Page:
Quantcast

[UPDATE] Power resorations get Albany, Schenctady into triple digits

Albany and Schenectady County outages have dropped since this morning, while Saratoga County is back to nearly 8,000 as of 2:30 p.m..

National Grid was reporting more than 14,000 outages at noon in Saratoga County, up from 7,000 around 11:00 a.m. Saratoga leads the state in outages, as it has most of the morning.

At 2:30, Albany County has 819 customers without power, while Schenctady has 287 and Saratoga has 7,917.

As of 11:00 a.m. on Wednesday, Feb. 24, more than 10,000 National Grib customers went down. A half-hour before that the number was close to 13,000, but as crews made repairs power was resoted to a number of homes.

Noon numbers showed that Albany County faced 1,617 outages compared to 1,725 an hour earlier, and Schenctady dropped from 771 to 556. Saratoga jumped in the hour from 11:00 a.m. to noon to 14,626 from 7,940.

Albany has 135,861 customers, to Saratoga's 89,503 and Schenectady's 69,170.

National Grid is offering some recommendations for safety precautions.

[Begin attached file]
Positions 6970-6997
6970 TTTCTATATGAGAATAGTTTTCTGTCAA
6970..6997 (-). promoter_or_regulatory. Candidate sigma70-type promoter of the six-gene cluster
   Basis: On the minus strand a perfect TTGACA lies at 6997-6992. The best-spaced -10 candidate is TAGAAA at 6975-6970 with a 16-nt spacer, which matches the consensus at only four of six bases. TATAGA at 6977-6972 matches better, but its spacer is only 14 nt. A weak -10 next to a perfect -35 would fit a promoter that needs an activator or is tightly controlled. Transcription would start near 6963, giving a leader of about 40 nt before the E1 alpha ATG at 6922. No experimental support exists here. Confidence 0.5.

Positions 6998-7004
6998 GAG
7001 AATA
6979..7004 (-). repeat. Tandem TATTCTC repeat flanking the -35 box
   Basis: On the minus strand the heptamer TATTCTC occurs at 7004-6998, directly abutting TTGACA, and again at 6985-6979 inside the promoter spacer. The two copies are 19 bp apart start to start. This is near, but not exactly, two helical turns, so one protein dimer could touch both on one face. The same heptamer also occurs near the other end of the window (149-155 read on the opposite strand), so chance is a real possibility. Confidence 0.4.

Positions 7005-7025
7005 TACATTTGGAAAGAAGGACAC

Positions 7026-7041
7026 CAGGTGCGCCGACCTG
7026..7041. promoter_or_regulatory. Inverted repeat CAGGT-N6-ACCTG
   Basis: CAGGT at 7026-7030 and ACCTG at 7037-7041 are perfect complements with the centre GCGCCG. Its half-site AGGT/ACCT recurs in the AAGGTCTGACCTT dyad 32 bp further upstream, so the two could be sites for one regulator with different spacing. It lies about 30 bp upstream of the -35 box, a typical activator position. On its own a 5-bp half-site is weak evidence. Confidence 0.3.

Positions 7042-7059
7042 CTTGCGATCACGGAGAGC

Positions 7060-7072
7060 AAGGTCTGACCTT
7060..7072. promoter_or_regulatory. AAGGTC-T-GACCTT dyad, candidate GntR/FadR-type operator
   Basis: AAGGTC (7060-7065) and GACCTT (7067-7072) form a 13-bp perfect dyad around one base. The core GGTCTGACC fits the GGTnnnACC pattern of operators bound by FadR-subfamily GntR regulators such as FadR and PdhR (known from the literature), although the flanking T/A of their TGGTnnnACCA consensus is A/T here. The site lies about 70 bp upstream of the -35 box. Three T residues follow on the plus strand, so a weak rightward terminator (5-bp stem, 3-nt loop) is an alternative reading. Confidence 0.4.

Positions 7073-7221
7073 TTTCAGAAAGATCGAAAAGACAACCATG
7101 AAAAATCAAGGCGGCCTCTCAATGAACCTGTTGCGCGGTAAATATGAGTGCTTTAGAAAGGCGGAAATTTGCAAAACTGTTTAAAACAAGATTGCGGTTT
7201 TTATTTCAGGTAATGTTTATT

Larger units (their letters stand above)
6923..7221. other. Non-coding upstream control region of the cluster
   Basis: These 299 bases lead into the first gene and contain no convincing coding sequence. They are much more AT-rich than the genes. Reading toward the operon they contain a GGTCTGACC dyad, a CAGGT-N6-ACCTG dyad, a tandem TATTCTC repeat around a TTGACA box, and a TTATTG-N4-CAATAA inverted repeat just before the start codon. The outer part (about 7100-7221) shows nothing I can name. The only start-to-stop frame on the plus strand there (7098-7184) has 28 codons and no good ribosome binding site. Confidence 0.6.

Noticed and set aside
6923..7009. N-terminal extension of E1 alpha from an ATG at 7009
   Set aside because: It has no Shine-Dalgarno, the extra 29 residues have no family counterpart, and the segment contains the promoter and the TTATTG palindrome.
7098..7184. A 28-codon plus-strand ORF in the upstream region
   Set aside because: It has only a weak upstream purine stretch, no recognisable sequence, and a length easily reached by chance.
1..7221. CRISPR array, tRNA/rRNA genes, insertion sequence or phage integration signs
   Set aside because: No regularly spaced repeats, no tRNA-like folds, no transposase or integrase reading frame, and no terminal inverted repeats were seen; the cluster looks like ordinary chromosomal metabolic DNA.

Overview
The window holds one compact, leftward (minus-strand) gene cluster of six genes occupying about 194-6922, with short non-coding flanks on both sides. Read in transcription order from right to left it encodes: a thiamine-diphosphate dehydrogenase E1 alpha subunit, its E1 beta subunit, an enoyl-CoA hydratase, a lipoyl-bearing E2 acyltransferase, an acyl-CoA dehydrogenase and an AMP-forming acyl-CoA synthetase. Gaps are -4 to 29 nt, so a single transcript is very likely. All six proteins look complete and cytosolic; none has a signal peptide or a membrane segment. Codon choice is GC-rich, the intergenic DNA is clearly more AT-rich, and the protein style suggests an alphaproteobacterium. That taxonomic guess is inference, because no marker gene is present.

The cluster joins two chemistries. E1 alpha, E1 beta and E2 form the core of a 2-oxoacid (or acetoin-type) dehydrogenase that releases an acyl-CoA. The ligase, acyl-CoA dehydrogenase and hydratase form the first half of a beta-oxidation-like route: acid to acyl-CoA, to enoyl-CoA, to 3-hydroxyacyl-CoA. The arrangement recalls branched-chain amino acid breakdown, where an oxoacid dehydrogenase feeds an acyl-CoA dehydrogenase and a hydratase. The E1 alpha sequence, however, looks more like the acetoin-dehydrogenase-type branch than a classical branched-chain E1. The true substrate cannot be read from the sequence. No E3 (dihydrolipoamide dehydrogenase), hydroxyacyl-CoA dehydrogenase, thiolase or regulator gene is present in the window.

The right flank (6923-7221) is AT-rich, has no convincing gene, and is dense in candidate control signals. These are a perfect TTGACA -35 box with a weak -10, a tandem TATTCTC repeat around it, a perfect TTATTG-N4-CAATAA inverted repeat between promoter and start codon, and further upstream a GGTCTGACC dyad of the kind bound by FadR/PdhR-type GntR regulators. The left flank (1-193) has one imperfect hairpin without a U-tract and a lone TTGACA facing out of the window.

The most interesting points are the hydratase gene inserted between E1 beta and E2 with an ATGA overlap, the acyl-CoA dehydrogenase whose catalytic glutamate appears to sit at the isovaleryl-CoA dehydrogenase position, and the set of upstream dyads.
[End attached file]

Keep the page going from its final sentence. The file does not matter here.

For those with outages: disconnect sensitive appliances, such as computers, televisions and microwaves, to avoid potential power surge damage when electricity is restored. Keep refrigerator and freezer doors shutfood will stay six to nine hours in a refrigerator without spoiling. Frozen foods will keep about 24 hours. If your home has flooding, check with an electrician before turning on anything. Burn only wood or newspapers in your fireplace or woodstove," according to information from National Grid's Web site.

If using a portable space heater, follow these measures: "Some types of kerosene and propane portable space heaters get hot enough to ignite nearby draperies, carpet, paper, clothing or furniture. It's important to periodically check nearby objects to see if they feel hot. It's also important to choose a model that has an Underwriters Laboratories label, which means it has passed certain safety tests. If you must use a portable space heater, check to make sure it has a safety information label and an automatic shutoff device that turns the heater off if it tips over or becomes too hot," the Web site states.

0
Vote on this Story by clicking on the Icon

Comments

Use the comment form below to begin a discussion about this content.

Sign in to comment